Elliott has averaged 6.4 yards per carry this season for 1,672 yards with 19 touchdowns. He has 26 receptions for 176 yards as well. In every game this season, the junior has exceeded 100 yards. Elliott has been tremendous with his burst, vision, balance and ability to rip off yards in chunks. He also has done some nice blocking, which is valuable for pro evaluators. Elliott's first-step quickness is phenomenal, and he is proving to be a future three-down starter in the NFL. Sources have said that Elliott has graded out as a first-rounder.
Derrick Henry, Alabama
In 2015, Henry has averaged 6.1 yards per carry in 2015 for 1,797 yards with 22 touchdowns with 10 receptions for 97 yards as well. Henry has been a downhill bulldozer who has an underrated burst to get to the second level and break off long runs. He isn't elusive in the open field, and is a one-cut downhill runner, but he has shown surprising speed to run away from defensive backs when he breaks off long runs. Not only has Henry's running been impressive this season, but the blitz protection will really excite scouts. His contributions in the passing game will help Henry's draft grade and give NFL teams the evidence that he can be a three-down starter as a pro.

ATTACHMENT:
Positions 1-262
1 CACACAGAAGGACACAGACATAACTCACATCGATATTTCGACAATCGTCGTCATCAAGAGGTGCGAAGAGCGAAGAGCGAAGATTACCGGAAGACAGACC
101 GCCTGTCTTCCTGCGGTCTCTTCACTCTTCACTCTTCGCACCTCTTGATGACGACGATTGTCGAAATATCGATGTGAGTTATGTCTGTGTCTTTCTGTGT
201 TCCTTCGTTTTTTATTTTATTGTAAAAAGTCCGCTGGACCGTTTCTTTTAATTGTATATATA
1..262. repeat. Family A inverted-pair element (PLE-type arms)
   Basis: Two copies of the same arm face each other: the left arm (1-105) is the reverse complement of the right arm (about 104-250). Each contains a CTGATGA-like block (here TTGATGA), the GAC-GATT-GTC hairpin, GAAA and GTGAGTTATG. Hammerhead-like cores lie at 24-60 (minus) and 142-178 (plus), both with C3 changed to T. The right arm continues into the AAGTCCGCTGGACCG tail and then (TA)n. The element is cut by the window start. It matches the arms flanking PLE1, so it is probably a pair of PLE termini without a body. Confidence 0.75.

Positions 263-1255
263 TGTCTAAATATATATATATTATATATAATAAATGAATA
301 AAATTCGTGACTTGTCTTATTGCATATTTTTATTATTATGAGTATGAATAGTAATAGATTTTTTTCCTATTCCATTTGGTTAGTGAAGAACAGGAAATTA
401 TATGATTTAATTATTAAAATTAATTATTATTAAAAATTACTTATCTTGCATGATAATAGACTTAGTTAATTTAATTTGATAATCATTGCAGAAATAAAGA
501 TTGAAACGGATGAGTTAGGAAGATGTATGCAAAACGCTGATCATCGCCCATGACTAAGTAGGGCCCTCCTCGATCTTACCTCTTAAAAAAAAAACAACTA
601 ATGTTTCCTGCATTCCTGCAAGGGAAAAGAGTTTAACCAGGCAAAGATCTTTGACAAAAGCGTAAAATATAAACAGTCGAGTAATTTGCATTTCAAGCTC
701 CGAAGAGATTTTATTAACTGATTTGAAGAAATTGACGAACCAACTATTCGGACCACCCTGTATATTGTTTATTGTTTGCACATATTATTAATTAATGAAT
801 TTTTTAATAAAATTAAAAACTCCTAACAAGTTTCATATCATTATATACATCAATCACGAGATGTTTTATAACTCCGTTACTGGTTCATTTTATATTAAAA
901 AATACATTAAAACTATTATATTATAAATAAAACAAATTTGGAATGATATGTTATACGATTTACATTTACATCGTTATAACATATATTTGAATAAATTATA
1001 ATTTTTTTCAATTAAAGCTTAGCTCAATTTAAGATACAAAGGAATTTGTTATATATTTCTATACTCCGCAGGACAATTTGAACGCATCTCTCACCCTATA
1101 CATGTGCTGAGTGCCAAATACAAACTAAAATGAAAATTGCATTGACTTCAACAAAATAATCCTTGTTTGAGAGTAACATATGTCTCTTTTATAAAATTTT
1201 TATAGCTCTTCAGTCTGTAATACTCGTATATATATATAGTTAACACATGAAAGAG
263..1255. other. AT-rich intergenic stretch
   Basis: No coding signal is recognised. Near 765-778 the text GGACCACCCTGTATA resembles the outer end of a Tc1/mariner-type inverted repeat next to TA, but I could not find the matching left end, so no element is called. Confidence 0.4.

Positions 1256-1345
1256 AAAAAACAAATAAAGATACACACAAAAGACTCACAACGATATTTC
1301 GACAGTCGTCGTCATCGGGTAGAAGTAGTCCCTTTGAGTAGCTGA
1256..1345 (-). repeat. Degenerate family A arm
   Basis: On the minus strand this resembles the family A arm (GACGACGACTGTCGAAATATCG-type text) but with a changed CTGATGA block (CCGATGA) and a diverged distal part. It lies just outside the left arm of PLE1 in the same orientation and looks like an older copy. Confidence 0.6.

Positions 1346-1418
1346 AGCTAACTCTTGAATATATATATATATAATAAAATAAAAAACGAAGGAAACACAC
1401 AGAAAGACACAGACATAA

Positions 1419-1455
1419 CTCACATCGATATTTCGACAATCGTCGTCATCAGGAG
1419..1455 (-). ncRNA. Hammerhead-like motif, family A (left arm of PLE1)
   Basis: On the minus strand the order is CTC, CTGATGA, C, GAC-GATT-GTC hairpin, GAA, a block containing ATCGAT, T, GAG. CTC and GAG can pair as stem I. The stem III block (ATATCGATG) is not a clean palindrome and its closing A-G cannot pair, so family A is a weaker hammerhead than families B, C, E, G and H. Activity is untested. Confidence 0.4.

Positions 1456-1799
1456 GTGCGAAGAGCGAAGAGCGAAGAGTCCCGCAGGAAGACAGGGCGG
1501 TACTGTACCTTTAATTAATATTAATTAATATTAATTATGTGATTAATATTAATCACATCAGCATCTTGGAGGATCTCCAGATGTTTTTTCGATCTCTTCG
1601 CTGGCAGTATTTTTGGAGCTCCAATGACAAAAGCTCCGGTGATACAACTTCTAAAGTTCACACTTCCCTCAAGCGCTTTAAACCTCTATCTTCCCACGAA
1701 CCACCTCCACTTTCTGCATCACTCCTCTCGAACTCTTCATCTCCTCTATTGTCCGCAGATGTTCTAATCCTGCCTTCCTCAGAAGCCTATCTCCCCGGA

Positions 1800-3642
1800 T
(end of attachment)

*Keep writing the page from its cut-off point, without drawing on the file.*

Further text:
Devontae Booker, Utah
Booker has averaged 4.7 yards per carry this season for 1,261 yards with 11 touchdowns. He also had 37 receptions for 318 yards. His solid play has displayed versatility with quickness, toughness and elusiveness as a runner. Booker has gained a lot of yards after contact in college, but that quality will be diminished when he faces NFL defenders.
Those are just a few names with guys like D.J. Foster from Arizona State and Josh Ferguson out of Illinois rounding out their top five. Just because they have Darren McFadden does not mean they are set at this position heading into the offseason. If they decide that Elliot or Henry are the types of backs that will help them rewind the clock back to 2014, don't be afraid to pull that trigger and get your man. A lot of people get scared of taking running backs high in the first round. However, a team like Dallas who is trying to capitalize every last second out of Tony Romo and Jason Witten need to make their offense a juggernaut again. They have to make sure their running game is more effective this next season. They shouldn't settle for a top ten rushing attack, the Cowboys need to return to ground and pound dominance.